Filmmaker chronicled life for American Sikhs in the aftermath of 9/11
It was a few days after Sept. 11, 2001, when Valarie Kaur, a third-generation American of Indian descent and a Stanford University student at the time, decided to turn a senior honors paper on religion and violence into a videotaped road trip across America.
This wasn't exactly a pleasure outing. Kaur, then 20, was shaken both by the terrorist attacks as well as the vastly underreported spate of hate crimes directed mostly at male members of the American Sikh community.
The Sikhs are neither Muslim nor from the Middle East. It didn't matter. They wear turbans and beards as articles of faith, which made them targets for the ignorant and the vile among us.
"My grandfather crossed an ocean to be an American,'' Kaur, a Sikh, says at the start of the film.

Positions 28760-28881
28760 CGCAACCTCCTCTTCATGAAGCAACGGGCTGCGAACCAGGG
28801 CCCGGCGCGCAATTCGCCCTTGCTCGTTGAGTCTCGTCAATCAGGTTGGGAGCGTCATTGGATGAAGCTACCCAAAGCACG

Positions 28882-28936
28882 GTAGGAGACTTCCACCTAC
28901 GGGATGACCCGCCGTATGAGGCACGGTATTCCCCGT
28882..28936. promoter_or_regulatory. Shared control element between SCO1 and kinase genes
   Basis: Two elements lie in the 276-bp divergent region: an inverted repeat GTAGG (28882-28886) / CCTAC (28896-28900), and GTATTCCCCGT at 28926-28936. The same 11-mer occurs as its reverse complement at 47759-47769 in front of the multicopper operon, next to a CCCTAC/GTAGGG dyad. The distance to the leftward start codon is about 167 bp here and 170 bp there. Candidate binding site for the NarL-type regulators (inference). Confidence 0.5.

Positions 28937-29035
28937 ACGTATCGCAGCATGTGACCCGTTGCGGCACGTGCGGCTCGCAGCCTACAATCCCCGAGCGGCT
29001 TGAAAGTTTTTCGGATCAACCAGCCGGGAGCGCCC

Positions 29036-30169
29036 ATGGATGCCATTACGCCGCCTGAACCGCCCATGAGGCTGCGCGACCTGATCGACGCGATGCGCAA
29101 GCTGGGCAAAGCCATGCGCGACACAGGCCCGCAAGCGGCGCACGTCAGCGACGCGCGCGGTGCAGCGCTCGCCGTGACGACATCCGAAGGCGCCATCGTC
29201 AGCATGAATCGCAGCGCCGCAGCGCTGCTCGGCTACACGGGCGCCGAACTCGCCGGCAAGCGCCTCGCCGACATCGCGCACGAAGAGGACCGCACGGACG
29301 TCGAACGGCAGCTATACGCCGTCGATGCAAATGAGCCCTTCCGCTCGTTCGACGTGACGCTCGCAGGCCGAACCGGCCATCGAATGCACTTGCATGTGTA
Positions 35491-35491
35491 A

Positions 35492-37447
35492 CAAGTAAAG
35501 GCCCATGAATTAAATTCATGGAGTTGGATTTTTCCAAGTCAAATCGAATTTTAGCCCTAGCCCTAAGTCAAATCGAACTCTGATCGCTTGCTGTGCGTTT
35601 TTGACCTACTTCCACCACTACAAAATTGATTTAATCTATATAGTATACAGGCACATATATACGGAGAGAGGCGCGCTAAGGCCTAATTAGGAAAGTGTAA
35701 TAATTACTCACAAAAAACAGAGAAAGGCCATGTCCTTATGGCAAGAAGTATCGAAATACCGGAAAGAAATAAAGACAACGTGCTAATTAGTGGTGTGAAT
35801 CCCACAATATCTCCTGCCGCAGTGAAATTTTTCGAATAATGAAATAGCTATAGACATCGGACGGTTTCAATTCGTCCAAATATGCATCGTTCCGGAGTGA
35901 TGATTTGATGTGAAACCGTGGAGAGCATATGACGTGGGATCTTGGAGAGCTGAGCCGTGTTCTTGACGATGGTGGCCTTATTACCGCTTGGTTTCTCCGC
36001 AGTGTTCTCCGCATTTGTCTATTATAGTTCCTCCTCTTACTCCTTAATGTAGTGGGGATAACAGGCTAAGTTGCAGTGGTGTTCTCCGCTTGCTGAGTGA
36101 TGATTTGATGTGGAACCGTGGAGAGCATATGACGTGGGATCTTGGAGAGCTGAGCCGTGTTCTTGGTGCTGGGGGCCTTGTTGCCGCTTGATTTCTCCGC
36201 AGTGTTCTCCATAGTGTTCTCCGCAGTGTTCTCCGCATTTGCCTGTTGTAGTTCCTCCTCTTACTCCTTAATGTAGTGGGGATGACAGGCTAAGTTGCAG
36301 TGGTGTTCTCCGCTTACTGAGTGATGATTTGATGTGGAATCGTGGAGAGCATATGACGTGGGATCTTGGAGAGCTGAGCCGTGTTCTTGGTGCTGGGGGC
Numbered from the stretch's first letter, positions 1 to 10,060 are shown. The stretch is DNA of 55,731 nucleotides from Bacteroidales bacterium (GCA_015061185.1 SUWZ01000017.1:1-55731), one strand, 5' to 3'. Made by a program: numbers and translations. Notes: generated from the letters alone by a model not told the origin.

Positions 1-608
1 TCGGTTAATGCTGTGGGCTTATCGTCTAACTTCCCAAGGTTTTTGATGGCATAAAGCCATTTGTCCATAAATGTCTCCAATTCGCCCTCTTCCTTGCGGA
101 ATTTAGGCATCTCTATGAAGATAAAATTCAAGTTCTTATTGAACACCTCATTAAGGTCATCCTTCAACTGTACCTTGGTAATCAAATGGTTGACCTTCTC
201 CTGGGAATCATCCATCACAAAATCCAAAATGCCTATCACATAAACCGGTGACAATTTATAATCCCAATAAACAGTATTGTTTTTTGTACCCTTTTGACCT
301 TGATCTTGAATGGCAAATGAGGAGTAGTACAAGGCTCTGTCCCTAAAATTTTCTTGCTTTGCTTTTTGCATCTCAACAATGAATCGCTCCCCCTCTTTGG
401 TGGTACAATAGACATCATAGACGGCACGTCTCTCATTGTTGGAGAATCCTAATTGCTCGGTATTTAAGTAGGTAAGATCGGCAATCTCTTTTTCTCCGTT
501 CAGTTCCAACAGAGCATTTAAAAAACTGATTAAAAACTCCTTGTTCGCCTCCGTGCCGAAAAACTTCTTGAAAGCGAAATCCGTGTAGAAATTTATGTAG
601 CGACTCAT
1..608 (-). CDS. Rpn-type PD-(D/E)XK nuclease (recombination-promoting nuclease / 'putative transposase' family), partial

"A century later, I crossed this country to discover what it means to be an American.''
What she found during her four-month, 14-city cross country trek was both ugly and inspirational.
Six years later, the college project is a thought-provoking and award-winning documentary one film critic describes as a "hopeful civics lesson on what it means to be an American.''
The film, "Divided We Fall: America in the Aftermath,'' is a gut check about how prejudices, stereotypes and misplaced fear can easily corrupt ideals and flourish during a national security crisis. But it's also about clinging to principles and higher moral ground. [Link]
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